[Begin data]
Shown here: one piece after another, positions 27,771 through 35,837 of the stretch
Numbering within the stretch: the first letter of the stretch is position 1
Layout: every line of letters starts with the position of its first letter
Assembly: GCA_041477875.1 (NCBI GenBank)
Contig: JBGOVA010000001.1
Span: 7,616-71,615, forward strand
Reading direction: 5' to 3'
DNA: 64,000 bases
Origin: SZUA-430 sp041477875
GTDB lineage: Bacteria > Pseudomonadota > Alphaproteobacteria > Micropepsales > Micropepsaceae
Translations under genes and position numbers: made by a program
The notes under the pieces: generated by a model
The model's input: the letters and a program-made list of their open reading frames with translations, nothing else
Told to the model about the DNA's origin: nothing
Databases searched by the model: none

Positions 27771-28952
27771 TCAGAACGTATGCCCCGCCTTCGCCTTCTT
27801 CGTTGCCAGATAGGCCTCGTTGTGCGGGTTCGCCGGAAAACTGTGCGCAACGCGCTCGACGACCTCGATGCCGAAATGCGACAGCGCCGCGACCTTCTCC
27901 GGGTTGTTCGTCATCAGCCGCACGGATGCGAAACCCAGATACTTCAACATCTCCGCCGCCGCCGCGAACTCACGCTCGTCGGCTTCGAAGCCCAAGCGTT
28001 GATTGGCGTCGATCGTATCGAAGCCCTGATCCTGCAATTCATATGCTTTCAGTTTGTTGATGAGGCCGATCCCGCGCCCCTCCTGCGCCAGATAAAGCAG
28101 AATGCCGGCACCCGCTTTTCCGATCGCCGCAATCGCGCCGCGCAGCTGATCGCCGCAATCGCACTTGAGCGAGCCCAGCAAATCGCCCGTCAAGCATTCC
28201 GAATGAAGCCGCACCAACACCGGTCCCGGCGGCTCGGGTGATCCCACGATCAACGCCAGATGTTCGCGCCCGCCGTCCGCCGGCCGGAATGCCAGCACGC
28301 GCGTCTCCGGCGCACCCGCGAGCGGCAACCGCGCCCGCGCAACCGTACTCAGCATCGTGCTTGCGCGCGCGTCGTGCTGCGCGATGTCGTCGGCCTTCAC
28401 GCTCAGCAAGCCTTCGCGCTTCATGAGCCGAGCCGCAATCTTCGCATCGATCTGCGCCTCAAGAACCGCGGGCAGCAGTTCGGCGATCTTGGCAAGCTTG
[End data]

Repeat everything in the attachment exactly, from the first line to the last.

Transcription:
Shown here: one piece after another, positions 27,771 through 35,837 of the stretch
Numbering within the stretch: the first letter of the stretch is position 1
Layout: every line of letters starts with the position of its first letter
Assembly: GCA_041477875.1 (NCBI GenBank)
Contig: JBGOVA010000001.1
Span: 7,616-71,615, forward strand
Reading direction: 5' to 3'
DNA: 64,000 bases
Origin: SZUA-430 sp041477875
GTDB lineage: Bacteria > Pseudomonadota > Alphaproteobacteria > Micropepsales > Micropepsaceae
Translations under genes and position numbers: made by a program
The notes under the pieces: generated by a model
The model's input: the letters and a program-made list of their open reading frames with translations, nothing else
Told to the model about the DNA's origin: nothing
Databases searched by the model: none

Positions 27771-28952
27771 TCAGAACGTATGCCCCGCCTTCGCCTTCTT
27801 CGTTGCCAGATAGGCCTCGTTGTGCGGGTTCGCCGGAAAACTGTGCGCAACGCGCTCGACGACCTCGATGCCGAAATGCGACAGCGCCGCGACCTTCTCC
27901 GGGTTGTTCGTCATCAGCCGCACGGATGCGAAACCCAGATACTTCAACATCTCCGCCGCCGCCGCGAACTCACGCTCGTCGGCTTCGAAGCCCAAGCGTT
28001 GATTGGCGTCGATCGTATCGAAGCCCTGATCCTGCAATTCATATGCTTTCAGTTTGTTGATGAGGCCGATCCCGCGCCCCTCCTGCGCCAGATAAAGCAG
28101 AATGCCGGCACCCGCTTTTCCGATCGCCGCAATCGCGCCGCGCAGCTGATCGCCGCAATCGCACTTGAGCGAGCCCAGCAAATCGCCCGTCAAGCATTCC
28201 GAATGAAGCCGCACCAACACCGGTCCCGGCGGCTCGGGTGATCCCACGATCAACGCCAGATGTTCGCGCCCGCCGTCCGCCGGCCGGAATGCCAGCACGC
28301 GCGTCTCCGGCGCACCCGCGAGCGGCAACCGCGCCCGCGCAACCGTACTCAGCATCGTGCTTGCGCGCGCGTCGTGCTGCGCGATGTCGTCGGCCTTCAC
28401 GCTCAGCAAGCCTTCGCGCTTCATGAGCCGAGCCGCAATCTTCGCATCGATCTGCGCCTCAAGAACCGCGGGCAGCAGTTCGGCGATCTTGGCAAGCTTG